An Giang is located west of the Mekong Delta between the Tien Giang and Hau Giang Rivers and shares a 95-km border with Cambodia. It is next to the Cuu Long River and consists of a few midland areas and low mountains.
An Giang is the most populous province with over 2.1 million people, and the fourth-largest province by area with over 3.5 thousand square kilometers.
An Giang is criss-crossed by many rivers and canals which make a convenient water transport system. The two tributaries of the Mekong river, the Tien and the Hau, run across the province. They deliver millions of cubic meters of alluvium annually to the region. As a result, the deposits have formed several islets which are extremely fertile and covered with lush green vegetation.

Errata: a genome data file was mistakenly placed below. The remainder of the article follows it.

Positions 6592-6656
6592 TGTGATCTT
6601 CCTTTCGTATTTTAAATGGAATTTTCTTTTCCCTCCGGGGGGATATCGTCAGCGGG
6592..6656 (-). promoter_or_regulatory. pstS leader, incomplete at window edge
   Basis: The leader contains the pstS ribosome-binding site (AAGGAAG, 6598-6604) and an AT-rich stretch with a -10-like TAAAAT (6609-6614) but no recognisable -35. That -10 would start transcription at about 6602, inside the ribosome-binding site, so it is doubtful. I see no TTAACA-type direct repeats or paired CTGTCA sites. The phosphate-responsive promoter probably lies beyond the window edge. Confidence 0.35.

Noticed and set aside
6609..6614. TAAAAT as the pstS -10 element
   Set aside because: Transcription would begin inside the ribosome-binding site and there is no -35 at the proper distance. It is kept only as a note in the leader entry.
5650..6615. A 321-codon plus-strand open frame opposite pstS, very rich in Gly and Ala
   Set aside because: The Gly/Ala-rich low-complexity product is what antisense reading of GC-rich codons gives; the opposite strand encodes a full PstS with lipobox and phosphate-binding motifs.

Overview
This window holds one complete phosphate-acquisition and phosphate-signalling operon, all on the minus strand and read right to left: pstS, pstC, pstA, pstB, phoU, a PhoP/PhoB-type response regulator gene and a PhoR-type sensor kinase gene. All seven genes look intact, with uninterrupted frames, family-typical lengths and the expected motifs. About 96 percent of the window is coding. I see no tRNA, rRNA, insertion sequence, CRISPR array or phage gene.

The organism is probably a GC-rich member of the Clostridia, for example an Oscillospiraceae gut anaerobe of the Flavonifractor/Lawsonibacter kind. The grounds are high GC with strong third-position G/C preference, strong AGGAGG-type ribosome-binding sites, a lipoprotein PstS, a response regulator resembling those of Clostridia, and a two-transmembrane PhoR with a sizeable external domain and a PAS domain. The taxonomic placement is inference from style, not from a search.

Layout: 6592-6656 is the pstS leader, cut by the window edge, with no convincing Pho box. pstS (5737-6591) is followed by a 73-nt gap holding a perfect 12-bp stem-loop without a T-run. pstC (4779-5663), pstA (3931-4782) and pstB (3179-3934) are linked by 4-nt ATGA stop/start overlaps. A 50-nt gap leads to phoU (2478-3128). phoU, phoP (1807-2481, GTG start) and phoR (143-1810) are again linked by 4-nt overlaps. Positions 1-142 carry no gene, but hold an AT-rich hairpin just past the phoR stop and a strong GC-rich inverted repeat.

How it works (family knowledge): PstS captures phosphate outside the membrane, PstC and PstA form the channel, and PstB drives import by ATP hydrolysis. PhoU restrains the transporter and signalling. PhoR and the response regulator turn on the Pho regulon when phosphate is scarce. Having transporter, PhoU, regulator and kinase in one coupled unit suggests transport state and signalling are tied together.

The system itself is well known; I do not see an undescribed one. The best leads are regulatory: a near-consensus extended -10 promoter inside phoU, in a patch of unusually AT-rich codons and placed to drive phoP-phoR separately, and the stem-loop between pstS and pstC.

An Giang has long been famous for its traditional occupation of mulberry growing, silkworm raising and silk weaving.
An Giang is home to a sizeable number of people from Vietnam‘s ethnic minorities. While the Khmer is the largest non- Vietnamese group, the Cham and ethnic Chinese are boasted in the second and the third. Besides, An Giang is the first province in the area that encompassed 2 independent municipalities Long Xuyen and Chau Doc.
Famous sites and attractions include An Giang Museum in Long Xuyen, Ba Sam Temple Festival at Sam Mountain in Chau Doc, and Cam Mountain in Binh Tien.